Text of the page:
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Why You Shouldn’t Ignore Actinic Keratoses

Mar 20, 2018

Actinic keratoses —AKs—are scaly patches on the skin that are typically caused by sun exposure. Although they are often benign, they do have the potential to turn into skin cancer. Ignoring AKs could be dangerous, so see your dermatologist if you develop a scaly patch of skin that does not go away on its own. Here is what you need to know.

AKs mean sun damage.

When you develop an AK, it is an indicator that your skin has suffered sun damage. It tells your dermatologist that you are at risk of developing skin cancer, even if the AK itself is benign. After you have an AK treated, your dermatologist may recommend that you undergo more frequent skin cancer screenings. Early diagnosis is important to successful skin cancer treatment, so getting screened regularly is critical, especially when you have a heightened risk.

AKs can become squamous cell carcinoma.

Squamous cell carcinoma, or SCC, is the second most common form of skin cancer. If AKs are left untreated, they can turn into SCC. In fact, most cases of SCC start as AKs that have become cancerous. SCC can become malignant and spread to other parts of the body without early skin cancer treatments. It is impossible for your dermatologist to determine if your AK is one of the roughly 10% that will turn into SCC , so delaying treatment can be dangerous.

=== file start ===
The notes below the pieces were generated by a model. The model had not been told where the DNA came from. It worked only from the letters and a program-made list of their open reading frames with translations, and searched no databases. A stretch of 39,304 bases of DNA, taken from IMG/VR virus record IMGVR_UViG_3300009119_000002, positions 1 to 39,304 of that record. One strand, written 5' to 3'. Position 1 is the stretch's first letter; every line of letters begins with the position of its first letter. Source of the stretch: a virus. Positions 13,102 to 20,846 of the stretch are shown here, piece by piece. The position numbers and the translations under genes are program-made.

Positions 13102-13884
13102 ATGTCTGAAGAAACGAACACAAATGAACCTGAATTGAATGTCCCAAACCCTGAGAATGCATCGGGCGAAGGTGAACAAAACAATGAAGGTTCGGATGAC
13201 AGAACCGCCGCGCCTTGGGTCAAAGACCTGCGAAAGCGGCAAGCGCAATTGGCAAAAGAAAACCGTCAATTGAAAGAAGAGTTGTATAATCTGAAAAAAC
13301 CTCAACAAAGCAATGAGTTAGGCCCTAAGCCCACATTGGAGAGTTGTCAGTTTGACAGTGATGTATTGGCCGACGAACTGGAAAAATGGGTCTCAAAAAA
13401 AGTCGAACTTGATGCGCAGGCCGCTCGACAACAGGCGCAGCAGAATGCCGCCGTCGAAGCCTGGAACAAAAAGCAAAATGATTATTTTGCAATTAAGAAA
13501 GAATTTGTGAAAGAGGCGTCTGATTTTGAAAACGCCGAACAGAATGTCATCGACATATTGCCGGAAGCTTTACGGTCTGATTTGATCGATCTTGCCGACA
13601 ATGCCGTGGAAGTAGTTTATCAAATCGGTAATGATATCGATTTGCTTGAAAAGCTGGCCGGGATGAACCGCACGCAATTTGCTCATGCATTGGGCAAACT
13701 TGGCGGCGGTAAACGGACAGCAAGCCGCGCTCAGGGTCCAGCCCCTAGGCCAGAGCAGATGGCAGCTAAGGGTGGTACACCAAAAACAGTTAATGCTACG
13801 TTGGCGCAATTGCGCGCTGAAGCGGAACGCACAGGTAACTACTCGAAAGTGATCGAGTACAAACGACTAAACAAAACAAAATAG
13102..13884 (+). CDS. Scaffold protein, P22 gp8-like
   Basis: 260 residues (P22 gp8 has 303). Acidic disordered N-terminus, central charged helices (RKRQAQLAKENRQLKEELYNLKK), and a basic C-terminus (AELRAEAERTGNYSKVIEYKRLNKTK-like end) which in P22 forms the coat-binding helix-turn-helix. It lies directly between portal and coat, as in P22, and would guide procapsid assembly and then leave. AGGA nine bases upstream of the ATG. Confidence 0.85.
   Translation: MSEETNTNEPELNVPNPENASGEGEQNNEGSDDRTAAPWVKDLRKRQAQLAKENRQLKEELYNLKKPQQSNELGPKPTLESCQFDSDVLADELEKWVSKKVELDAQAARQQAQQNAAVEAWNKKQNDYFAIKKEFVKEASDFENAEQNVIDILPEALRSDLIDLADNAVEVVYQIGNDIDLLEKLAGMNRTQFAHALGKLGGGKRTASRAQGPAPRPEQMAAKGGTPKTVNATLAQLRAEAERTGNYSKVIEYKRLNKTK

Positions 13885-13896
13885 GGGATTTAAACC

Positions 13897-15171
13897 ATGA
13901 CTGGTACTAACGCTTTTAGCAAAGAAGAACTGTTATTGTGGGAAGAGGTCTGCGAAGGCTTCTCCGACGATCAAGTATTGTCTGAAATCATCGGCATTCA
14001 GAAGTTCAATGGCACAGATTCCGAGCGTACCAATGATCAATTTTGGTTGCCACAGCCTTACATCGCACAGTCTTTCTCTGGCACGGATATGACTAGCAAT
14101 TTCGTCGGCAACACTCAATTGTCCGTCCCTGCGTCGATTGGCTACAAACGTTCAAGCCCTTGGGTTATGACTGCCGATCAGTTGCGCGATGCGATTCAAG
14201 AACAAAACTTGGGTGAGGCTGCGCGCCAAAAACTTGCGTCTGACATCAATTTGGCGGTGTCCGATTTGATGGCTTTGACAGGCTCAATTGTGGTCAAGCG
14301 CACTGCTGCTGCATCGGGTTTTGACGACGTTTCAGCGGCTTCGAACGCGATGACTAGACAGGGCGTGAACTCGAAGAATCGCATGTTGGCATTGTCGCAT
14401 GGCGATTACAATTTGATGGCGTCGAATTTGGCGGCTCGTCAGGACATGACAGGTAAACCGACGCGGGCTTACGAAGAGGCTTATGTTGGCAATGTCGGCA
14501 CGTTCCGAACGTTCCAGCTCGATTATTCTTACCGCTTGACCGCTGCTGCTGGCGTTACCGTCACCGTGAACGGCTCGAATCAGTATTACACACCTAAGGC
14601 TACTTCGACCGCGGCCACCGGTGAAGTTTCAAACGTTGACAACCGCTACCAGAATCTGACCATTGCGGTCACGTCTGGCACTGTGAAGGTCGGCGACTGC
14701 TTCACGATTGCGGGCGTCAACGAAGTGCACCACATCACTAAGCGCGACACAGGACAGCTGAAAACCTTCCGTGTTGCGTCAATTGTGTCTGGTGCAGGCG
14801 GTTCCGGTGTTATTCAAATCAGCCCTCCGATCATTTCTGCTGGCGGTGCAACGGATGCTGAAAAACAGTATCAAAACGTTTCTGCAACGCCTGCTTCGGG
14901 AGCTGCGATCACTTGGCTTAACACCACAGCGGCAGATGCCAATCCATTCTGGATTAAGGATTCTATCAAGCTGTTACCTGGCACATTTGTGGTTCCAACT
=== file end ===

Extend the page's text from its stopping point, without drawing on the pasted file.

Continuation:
AKs can become basal cell carcinoma.

Basal cell carcinoma, or BCC, can also start out from an untreated AK. BCC is the most common kind of skin cancer, and although it seldom metastasizes, it can cause disfigurement if allowed to grow untreated. AKs are less likely to turn into BCC than SCC, but treatment is still necessary to prevent the change from happening.

Arlington Dermatology also offers extensive skin cancer treatments in Arlington for everything from simple cases of BCC to advanced cases of melanoma. If you have symptoms of an AK or another kind of skin cancer, call [company-phone id=1] to schedule an appointment with one of our dermatologists.

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